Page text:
ACC title thoughts: A wreck, a chain, confetti and a trophy make for a memorable weekend
|Tuesday, December 5, 2017, 7:57 AM- -|
What do a wreck, a chain, confetti and a trophy all have in common? They were a part of our weekend in Charlotte at the ACC Championship.
Clemson defeated Miami 38-3 at Bank of America Stadium Saturday night, capping a business-as-usual weekend for the top-ranked Tigers. We drove up early Friday – our goal was to be at the stadium by 11 a.m. so we could set up for the ESPN GameDay crew interviews and the coaches’ press conference at 1 p.m.
Parking around the stadium on a Friday is not easy, so I dropped Nikki off at the player entrance, dropped the car off at the media hotel and rode the media shuttle back to the stadium. During our ESPN interviews, Rece Davis dropped the bombshell that he thinks Clemson is a budding dynasty and might be the best program in all of college football.
I was planning on writing a column about just that topic, but Davis’ comments stole the story from me, and that’s ok. It’s good to see that this Clemson program is getting the national respect that it deserves. The rest of the interviews were rather bland – neither head coach said much of anything – so we walked around the playing field and waited for the team to show up for the walk thru.
Memories took me back to the same stadium, same time of day as we waited for Clemson before the 2011 ACC Championship against Virginia Tech. The coaches and players wandered the sidelines, eyes opened in wonder. It was all brand new and exciting to everybody – even the media – and the proximity to home made it a better experience than the 2009 game in Tampa.
Last Friday was different – the team walked out onto the field for a few minutes, took a few pictures and head coach Dabo Swinney gathered them together for a quick two-minute talk. The team boarded the bus – not before having to hurry one of the bus drivers from the far end of the stadium – and went back to the team hotel. It was, as I’ve said before, business as usual.
Friday night we walked from our hotel up to Epicentre for the pep rally and talked to dozens of Miami fans. There were some smack talkers for sure – every fan base has them – but most of them were simply happy to be there. It was the first trip to the title game for the Canes, and their fans were out in force. I got the impression that many of them were already expecting the worst but still wanted to enjoy the experience. Heck, one even let me try on a turnover chain.
Saturday was more of the same – walking around Charlotte it looked like Miami fans outnumbered Clemson fans. I knew that many Clemson fans would come in on Saturday for the game and leave – saving hotel dollars for the bowl trip – but I was still amazed at the number of Miami fans I saw walking the streets. I even remarked to Nikki that there were more Miami fans at GameDay and at FanFest than were in their home stadium two years ago when Clemson won 58-0. In fact, it wasn’t even close.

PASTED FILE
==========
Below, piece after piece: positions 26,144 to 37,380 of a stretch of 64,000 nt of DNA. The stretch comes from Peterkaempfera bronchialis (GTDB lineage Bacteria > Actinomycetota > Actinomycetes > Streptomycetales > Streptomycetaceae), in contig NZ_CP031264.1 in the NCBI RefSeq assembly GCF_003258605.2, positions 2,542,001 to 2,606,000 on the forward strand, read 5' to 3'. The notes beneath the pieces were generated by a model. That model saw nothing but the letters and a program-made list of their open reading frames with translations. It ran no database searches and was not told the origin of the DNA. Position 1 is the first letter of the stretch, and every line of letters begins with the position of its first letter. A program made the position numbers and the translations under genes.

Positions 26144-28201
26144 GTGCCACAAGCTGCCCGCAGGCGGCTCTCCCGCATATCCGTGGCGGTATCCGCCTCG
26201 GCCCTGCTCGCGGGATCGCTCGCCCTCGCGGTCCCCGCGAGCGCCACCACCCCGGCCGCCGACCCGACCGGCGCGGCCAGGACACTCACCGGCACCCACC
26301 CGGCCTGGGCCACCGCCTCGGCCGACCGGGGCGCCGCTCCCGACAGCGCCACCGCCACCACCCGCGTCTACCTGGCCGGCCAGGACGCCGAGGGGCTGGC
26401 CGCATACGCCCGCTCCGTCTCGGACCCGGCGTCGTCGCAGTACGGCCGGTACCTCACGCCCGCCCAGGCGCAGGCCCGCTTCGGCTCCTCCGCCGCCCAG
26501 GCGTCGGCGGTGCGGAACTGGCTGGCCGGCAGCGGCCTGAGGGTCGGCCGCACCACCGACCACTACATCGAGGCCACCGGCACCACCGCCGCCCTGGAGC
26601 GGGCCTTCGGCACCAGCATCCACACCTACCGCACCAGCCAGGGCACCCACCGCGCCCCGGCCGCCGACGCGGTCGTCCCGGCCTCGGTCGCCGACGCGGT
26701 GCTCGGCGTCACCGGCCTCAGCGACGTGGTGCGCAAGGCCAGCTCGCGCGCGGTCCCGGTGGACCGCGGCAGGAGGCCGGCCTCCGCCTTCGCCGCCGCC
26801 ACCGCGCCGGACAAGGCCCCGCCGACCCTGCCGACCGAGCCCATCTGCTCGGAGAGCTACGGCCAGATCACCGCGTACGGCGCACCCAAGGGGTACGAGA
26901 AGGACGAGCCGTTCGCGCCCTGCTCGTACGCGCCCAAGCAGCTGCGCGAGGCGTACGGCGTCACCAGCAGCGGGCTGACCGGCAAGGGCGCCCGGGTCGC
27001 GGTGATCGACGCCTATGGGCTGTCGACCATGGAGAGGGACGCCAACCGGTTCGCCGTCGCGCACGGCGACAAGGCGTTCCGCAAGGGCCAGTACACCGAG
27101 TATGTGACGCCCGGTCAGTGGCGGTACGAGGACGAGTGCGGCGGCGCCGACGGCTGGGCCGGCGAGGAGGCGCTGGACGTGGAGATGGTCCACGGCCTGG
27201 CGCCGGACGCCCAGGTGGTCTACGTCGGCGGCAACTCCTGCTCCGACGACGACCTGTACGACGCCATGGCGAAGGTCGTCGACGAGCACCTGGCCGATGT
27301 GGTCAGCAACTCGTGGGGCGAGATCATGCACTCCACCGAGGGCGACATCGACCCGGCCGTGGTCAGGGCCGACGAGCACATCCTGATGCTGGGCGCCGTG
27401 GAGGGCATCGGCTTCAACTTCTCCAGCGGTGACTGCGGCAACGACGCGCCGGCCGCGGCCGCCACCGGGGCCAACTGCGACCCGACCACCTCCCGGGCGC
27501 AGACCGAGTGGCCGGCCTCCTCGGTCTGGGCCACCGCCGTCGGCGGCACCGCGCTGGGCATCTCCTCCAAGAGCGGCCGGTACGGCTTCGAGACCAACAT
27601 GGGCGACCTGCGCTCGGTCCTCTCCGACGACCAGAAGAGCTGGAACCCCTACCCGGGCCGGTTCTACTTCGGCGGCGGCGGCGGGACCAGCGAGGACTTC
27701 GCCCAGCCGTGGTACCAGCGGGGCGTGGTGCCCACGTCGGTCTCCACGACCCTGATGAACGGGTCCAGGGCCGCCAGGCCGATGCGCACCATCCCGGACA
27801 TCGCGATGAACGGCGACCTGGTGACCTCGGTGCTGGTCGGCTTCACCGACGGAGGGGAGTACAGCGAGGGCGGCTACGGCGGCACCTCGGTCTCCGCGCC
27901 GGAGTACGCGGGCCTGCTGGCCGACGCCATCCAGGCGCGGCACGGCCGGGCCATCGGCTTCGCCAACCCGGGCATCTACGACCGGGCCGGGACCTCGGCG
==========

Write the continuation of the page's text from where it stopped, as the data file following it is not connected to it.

We took a quick nap, loaded up the gear and decided our best course of action would be to Uber to the stadium. We were about five blocks from the stadium when a young lady in a Jeep – and in a hurry – rammed the Uber vehicle from behind, sideswiping it and then running a red light in an effort to get away. I was in the back seat and took the brunt of the blow.
The girl pulled over after she ran the light, and the Uber driver blocked her in so she couldn’t get away. Nikki and I loaded our equipment on our backs and began the five-block walk to the stadium. My wife is so level-headed in everyday life that she’s almost boring (I will pay for that one). Not when it comes to football – she is superstitious and believes in the auguries and signs – and she turned to me and said with a frown, “That isn’t a good omen.”
Turns out everything was ok.
We arrived at the stadium and I found Jim Phillips, Dabo’s high school and middle school coach. Coach Phillips has been right on the money with his predictions of late – I walked out onto the field at the Fiesta Bowl last year and Phillips told me Clemson would win 34-0. I grabbed my phone and told him that Urban Meyer and Ohio St. had some insane streaks where they hadn’t been shut out, but I couldn’t convince him that the Tigers wouldn’t win by 30-plus. He was right, and it’s become a ritual of mine to ask him before every game.
He predicted Clemson would beat Alabama by a score, he predicted Clemson over Florida St. by 17 and Clemson over South Carolina by 24. Saturday, he told me Clemson by “28 or more.” He was right, so I will keep you informed on what he says about the Sugar Bowl. If he’s right about that I am taking him to Vegas after the season is over.
Once the game was over, I made my way down to the field to video and photograph the celebration. As I’ve written before, being in the confetti never gets old, and it’s always fun to be a bystander and watch these players, coaches and their families celebrate together.
But, as great as the moment was, this program has reached a point where they all know that bigger and better things await. More predictions, more press conferences, more trophies and more confetti. Less wrecks will be ok with me, too.
We arrived back at our hotel at around 2 a.m., and two Miami fans were waiting at the front desk. They turned to each other, shrugged their shoulders and agreed that Clemson was simply the better team. No blaming it on the offensive coordinator. No blaming the head coach. No blaming it on Victory Walk. They talked in glowing terms about Clemson's defensive line, bumped fists and said, "We'll be back."
I'm sure they will, and I am sure Clemson and Miami in Charlotte might become a thing. Until then, let the best part of the year begin. Bring on that confetti.